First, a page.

Joy of the Gospel for Advent Families

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Pope Francis has begun the new liturgical year with an exhortation so very full that we can spend the entire year slowly unpacking it and prayerfully making it come alive in our own lives. I look forward to this being the year of “The Joy of the Gospel.” Goodness knows, we’re all ready for some joy.

As the liturgical year begins and we step along the Advent path toward Christmas, I am looking carefully at a passage that addresses families. The Holy Father writes, “The family is experiencing a profound cultural crisis, as are all communities and social bonds. In the case of the family, the weakening of these bonds is particularly serious because the family is the fundamental cell of society, where we learn to live with others despite our differences and to belong to one another; it is also the place where parents pass on the faith to their children. Marriage now tends to be viewed as a form of mere emotional satisfaction that can be constructed in any way or modified at will. But the indispensable contribution of marriage to society transcends the feelings and momentary needs of the couple. As the French bishops have taught, it is not born “of loving sentiment, ephemeral by definition, but from the depth of the obligation assumed by the spouses who accept to enter a total communion of life”.

As we sit at the kitchen table and create all kinds of Christmas lists, how can we direct this Advent toward healing, promoting and reinforcing interpersonal bonds in our families first? We must be intentional in taking stock of where we stand right now and moving forward with the purpose of creating strong ties in our own homes. And we must begin where the pope does, with careful loving attention to the marriage bond.

There will be office parties and Christmas pageants, Nutcracker performances and visits to the mall. When will there be time for nurturing marriage? Where does that number on the prioritized to-do list? Make time. That’s it; just make the time.

Pope Francis exhorts us to enter into a total communion of life. That doesn’t happen with a peck on the cheek in the morning before work and a tired consultation of the calendar together before the lights go out. Total communion is living it all together, sharing in the moments and the details. It’s a lunchtime phone call and dinner for two by candlelight after the kids are in bed. It’s caring about the details of the daily life of one’s beloved. And it’s about choosing to love every single day.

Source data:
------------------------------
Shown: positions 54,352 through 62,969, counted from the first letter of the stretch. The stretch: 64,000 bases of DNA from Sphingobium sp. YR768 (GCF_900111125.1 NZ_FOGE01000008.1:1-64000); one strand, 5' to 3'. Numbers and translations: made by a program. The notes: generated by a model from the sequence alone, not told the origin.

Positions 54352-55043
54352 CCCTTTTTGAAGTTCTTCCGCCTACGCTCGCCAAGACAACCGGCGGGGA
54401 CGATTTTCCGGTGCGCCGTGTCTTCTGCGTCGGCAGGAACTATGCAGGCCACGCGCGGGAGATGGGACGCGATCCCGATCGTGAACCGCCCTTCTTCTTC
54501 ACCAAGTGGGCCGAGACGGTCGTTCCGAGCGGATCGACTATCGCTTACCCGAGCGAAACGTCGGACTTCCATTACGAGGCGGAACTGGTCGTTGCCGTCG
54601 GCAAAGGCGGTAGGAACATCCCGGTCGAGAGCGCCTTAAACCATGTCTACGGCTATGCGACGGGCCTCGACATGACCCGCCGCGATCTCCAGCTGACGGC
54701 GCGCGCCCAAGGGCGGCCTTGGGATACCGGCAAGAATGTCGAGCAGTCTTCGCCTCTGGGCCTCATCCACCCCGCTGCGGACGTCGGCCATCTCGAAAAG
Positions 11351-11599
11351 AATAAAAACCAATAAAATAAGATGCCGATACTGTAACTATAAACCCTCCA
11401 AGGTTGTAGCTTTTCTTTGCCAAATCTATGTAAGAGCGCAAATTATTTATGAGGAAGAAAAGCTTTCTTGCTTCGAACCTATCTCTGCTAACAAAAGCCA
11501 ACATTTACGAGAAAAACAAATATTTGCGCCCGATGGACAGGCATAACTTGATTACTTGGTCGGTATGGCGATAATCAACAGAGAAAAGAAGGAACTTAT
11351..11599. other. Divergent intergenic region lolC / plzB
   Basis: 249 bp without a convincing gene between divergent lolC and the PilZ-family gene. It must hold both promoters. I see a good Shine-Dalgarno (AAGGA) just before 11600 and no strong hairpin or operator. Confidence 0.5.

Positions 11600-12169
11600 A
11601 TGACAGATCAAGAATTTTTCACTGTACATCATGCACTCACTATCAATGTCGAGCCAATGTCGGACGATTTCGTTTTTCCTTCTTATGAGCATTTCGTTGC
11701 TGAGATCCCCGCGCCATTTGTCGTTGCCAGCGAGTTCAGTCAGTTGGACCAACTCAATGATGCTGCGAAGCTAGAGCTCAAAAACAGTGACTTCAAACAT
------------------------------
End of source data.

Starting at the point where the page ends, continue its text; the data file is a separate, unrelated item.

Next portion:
A marriage committed to total communion looks different from the marriage of newsstand tabloids and Hollywood sitcoms. To be so committed means we need to be together, to communicate often, to look one another in the eyes and speak late into the night. We need to pray together, for each other, with each other, and as the first step in sharing the faith with our children. We are called to eschew the lifestyle that strains the bond and choose something better.

Pope Francis emphasizes, “The individualism of our postmodern and globalized era favours a lifestyle which weakens the development and stability of personal relationships and distorts family bonds. Pastoral activity needs to bring out more clearly the fact that our relationship with the Father demands and encourages a communion which heals, promotes, and reinforces interpersonal bonds. … We Christians remain steadfast in our intention to respect others, to heal wounds, to build bridges, to strengthen relationships and to ‘bear one another’s burdens’” (Gal 6:2).

It’s no accident that we hear this clarion call at the beginning of Advent. Pope Francis is an astute observer of society. He sees clearly how the current culture frays the fibers of the family. Nowhere is this more apparent than in the gross distortion of the celebration of Christmas. Advent must be a time to wonder together as a couple and then as a family at the great gift that is Jesus. When we consider our Christmas lists, let’s first consider together — as a couple — how to heal wounds and build bridges in our own families. Let’s commit this season of waiting and wondering to strengthening family relationships and cheerfully bearing one another’s burdens.

Mostly, let’s carve time to be with one another and to share what God has done in our own hearts. Let’s not be shy about speaking Christ into the spaces of our day, earnestly telling our children, “from personal experience that it is not the same thing to have known Jesus as not to have known Him, not the same thing to walk with Him as to walk blindly, not the same thing to hear His word as not to know it, and not the same thing to contemplate Him, to worship Him, to find our peace in Him, as not to.”

That’s the great gift to give.

 

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